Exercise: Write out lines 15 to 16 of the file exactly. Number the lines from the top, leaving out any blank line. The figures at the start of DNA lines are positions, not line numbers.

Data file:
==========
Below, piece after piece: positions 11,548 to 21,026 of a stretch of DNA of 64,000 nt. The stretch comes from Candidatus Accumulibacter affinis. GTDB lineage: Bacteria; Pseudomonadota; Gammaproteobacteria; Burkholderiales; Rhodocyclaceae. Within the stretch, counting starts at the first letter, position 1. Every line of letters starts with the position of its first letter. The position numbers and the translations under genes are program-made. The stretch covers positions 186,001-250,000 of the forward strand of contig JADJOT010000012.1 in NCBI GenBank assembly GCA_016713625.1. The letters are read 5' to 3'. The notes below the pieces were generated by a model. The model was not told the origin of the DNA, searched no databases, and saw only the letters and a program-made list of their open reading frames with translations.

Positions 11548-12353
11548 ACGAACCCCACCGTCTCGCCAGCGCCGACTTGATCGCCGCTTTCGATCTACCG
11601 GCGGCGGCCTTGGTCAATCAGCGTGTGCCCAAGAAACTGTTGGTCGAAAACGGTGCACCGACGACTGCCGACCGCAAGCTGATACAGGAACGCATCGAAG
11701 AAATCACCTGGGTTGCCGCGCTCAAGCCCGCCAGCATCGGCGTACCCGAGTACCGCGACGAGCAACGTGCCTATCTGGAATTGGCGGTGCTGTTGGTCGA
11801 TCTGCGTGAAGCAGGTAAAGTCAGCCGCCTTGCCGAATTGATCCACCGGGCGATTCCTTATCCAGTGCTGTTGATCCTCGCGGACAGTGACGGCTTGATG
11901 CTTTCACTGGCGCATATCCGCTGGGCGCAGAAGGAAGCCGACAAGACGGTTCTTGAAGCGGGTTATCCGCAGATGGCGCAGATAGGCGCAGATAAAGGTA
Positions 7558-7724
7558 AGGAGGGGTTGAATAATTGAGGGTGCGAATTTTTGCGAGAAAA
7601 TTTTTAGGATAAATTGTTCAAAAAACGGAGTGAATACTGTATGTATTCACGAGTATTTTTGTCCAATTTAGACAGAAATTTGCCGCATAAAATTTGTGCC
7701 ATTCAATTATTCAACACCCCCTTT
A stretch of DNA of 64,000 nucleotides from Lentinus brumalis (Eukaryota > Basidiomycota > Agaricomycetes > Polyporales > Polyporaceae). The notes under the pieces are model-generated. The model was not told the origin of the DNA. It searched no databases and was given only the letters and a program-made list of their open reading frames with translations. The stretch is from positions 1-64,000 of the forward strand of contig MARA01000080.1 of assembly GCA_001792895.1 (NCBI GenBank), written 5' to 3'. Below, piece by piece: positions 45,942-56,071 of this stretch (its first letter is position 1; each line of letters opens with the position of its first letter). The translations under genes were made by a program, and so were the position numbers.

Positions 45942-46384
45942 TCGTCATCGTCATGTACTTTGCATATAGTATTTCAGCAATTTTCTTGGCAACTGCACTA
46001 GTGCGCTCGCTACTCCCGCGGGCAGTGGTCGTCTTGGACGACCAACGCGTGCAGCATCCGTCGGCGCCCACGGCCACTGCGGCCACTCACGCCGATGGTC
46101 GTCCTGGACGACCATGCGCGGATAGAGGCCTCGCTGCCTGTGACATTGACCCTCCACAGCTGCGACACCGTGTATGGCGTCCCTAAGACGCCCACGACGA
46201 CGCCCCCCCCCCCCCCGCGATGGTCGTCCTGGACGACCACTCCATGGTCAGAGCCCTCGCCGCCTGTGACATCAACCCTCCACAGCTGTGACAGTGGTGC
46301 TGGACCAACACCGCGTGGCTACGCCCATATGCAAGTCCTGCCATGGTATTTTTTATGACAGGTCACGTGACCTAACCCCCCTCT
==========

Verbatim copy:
46001 GTGCGCTCGCTACTCCCGCGGGCAGTGGTCGTCTTGGACGACCAACGCGTGCAGCATCCGTCGGCGCCCACGGCCACTGCGGCCACTCACGCCGATGGTC
46101 GTCCTGGACGACCATGCGCGGATAGAGGCCTCGCTGCCTGTGACATTGACCCTCCACAGCTGCGACACCGTGTATGGCGTCCCTAAGACGCCCACGACGA